On the Caribbean island of Montserrat, Kevin Pilley finds Irish heritage alive and well.

The Guinness was flowing in all the bars. Especially around "Jerks Corner".

The Dark Stuff was being shipped into plenty of faces in its ice-cold bottled form. The craic was good. And proudly Caribbean. The "begorrahs" were conspicuously inaudible. And the leprechauns very low on the ground. The music was more steel-pan than fiddle, more calypso than Celtic. The dancing was more reggae than Riverdance and the stout was supplemented by rum, tamarind juice and ginger beer. And the girls wore heliconia flowers in their hair.

Montserrat is no Monaghan. It is a proud British Overseas Territory. Where they sing Danny Boy proudly. But in patois.

Montserrat, 43km and a 20-minute flight from Antigua, was named by Columbus after the Montserrado mountain and monastery outside Barcelona. It is the only Caribbean island that celebrates St Patrick's Day and marks it with a Bank Holiday. It commemorates a failed slave uprising on March 17, 1798.


The first European settlers had arrived on the 104-square-kilometre island in 1632. They were English and Irish Catholics brought from the Protestant-only island of St. Kitts. In the 17th century, Montserrat became the sole refuge for persecuted Irish Catholics. Cromwell banished his political prisoners to the "Emerald Isle" in the Leewards Islands after his victory at Drogheda.

The island's unique Irish heritage is still seen in common surnames and place names such as Drummonds, Sweeney and Fogarty. When you arrive at the Gerald's airport they stamp your passport with a shamrock. Erin's harp appears on the national flag. The local dish, goat water, is thought be derived from Irish stew. The local dance, "Bam-Chick-a-Lay" has its roots in Irish dance.

But Montserrat's history is now more modern. In 1995, the Soufriere Hills volcano rumbled into life. Two years later, it erupted. In 90 seconds the capital of Plymouth was engulfed by pyroclastic flows and left under 12 metres of volcanic ash and rubble. Only the tops of the church steeple and clock are now visible. W.H. Bramble Airport disappeared. As did the Belem Valley golf course and the island's one cinema. One end of the island was evacuated and the population dropped from 11,000 to barely four. Only 19 people were killed. An exclusion zone was set up.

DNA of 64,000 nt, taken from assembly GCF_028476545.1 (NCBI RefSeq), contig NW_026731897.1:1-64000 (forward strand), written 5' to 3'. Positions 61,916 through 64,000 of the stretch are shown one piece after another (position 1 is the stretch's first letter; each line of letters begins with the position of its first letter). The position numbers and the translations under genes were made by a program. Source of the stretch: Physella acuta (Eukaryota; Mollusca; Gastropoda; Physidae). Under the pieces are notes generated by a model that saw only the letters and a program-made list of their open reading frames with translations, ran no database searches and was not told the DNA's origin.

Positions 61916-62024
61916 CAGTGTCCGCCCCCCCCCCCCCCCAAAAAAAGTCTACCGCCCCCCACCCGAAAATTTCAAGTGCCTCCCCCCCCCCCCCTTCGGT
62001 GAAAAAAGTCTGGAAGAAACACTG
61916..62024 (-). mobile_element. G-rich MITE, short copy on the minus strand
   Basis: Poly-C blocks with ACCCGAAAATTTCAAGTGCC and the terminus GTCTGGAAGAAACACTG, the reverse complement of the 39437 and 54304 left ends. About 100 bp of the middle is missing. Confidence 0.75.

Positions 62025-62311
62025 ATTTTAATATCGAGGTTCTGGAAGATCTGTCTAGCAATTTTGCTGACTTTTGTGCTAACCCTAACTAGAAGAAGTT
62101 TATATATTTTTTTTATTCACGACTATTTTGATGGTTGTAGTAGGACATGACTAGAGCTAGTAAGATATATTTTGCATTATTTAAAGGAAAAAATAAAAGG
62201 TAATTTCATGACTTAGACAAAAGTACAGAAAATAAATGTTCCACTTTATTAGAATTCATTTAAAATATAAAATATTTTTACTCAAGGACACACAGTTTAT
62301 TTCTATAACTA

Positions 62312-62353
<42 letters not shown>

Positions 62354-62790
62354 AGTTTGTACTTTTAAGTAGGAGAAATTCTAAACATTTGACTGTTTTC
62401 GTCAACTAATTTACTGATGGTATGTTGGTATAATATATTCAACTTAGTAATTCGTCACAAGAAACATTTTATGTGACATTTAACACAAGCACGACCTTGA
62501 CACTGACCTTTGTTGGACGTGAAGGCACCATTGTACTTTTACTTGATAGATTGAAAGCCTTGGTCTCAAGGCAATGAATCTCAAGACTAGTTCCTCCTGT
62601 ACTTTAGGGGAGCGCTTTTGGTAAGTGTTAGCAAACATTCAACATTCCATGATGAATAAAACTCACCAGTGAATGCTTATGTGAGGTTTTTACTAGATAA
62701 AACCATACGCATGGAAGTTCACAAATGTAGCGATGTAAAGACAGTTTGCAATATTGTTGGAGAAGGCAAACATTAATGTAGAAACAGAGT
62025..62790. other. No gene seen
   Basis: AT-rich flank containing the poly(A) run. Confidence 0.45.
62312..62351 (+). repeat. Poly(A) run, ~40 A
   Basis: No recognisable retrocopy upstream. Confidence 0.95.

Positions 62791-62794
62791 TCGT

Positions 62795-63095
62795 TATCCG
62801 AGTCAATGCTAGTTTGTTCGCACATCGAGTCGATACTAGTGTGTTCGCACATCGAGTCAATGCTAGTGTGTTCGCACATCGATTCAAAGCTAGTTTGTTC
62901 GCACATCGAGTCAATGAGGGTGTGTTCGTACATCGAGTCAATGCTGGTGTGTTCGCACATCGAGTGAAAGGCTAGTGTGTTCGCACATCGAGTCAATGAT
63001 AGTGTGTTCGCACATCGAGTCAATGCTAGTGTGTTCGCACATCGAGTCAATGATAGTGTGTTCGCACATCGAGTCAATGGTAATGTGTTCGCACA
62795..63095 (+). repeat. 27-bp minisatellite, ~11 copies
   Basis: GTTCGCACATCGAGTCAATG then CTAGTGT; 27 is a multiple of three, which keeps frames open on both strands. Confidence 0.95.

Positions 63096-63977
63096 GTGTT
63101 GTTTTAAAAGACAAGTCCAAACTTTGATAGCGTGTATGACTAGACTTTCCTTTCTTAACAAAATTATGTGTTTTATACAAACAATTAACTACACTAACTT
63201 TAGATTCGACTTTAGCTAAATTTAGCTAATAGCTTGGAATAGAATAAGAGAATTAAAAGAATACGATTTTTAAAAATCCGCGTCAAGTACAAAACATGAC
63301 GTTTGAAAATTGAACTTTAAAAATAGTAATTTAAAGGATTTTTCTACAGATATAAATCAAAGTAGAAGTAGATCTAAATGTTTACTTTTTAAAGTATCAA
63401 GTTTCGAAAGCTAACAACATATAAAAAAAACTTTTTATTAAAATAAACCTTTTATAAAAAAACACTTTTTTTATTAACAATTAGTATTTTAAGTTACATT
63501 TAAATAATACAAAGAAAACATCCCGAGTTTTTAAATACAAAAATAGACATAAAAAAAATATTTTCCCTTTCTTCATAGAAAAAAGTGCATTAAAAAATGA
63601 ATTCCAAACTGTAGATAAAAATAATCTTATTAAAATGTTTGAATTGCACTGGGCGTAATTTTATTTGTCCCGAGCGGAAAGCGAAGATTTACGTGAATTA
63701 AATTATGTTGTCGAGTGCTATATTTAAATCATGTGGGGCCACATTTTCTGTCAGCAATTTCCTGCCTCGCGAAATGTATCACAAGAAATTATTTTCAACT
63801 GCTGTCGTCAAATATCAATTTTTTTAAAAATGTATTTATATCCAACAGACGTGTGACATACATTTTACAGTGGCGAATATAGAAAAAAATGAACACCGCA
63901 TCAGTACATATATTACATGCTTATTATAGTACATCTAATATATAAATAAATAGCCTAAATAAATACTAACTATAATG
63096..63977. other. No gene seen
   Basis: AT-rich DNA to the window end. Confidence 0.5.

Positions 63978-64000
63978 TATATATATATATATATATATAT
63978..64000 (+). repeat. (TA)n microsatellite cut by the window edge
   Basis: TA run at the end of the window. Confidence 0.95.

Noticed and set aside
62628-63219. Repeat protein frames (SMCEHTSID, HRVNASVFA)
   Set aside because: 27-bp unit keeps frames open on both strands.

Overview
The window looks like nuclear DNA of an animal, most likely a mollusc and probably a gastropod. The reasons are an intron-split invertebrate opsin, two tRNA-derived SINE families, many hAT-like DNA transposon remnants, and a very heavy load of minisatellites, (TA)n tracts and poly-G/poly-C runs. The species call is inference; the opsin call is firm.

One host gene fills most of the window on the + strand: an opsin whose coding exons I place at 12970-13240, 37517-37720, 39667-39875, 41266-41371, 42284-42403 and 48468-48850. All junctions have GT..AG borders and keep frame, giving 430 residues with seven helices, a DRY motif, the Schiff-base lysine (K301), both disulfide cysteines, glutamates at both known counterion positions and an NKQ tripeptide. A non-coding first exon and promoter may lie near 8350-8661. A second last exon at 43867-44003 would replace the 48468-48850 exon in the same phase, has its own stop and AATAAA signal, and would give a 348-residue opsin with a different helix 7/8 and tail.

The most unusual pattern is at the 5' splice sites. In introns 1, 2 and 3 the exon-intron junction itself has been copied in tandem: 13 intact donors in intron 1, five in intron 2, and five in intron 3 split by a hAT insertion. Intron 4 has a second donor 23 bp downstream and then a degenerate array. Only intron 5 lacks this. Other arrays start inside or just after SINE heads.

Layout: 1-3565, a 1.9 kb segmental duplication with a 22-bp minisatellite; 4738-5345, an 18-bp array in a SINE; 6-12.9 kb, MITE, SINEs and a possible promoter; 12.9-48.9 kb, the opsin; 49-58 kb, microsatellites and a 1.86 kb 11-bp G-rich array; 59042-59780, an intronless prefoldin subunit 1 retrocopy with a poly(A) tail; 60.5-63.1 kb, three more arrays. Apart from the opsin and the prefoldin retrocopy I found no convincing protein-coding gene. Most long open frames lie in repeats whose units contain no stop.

The volcano still huffs and puffs and there are fears of another eruption. It is the most-studied volcano in the world. The Montserrat Volcano Observatory (MVO) in Flemmings offers twice-weekly tours. You can get helicopter flights over the live dome from Jolly Harbour, Antigua. Every night you can watch the ominous glow from Jack Boy Hill. You are only allowed into Plymouth under escort.

The Beatles' producer Sir George Martin built and worked at Air Studios. Eric Clapton, Sir Elton John and Sir Paul McCartney all recorded there.

St Patrick's Day commemorates a struggle. Our Cudjoe Head Day commemorates a runaway slave who was hanged from a cotton tree. The island's emancipation day celebrates the abolition of slavery in 1834.

A local lady handed me a drink. And told me to "get limin".

"What's limin?" I asked.


She smiled. Everyone around me was doing the same. "To lounge around with friends. To shoot the breeze," she said, before giving me another wide smile. And another long bottle. "Preferably with a beverage in your hand."

A truck carrying calabash beeped past. Everyone waved.

Someone turned up the radio and we "Bammed-Chick-a-Laid". Glasses clinked. Someone wished me "Happy Day After St Patrick's Day".

Someone else whispered in my ear: "Montserrat. Still beautiful. Still nice. Still home."

We moved on to John O'Darro's Pop-Up Shack. New bars pop up all over Montserrat on St Patrick's Day.

We "limined" on. And did a fair bit of bammin' too.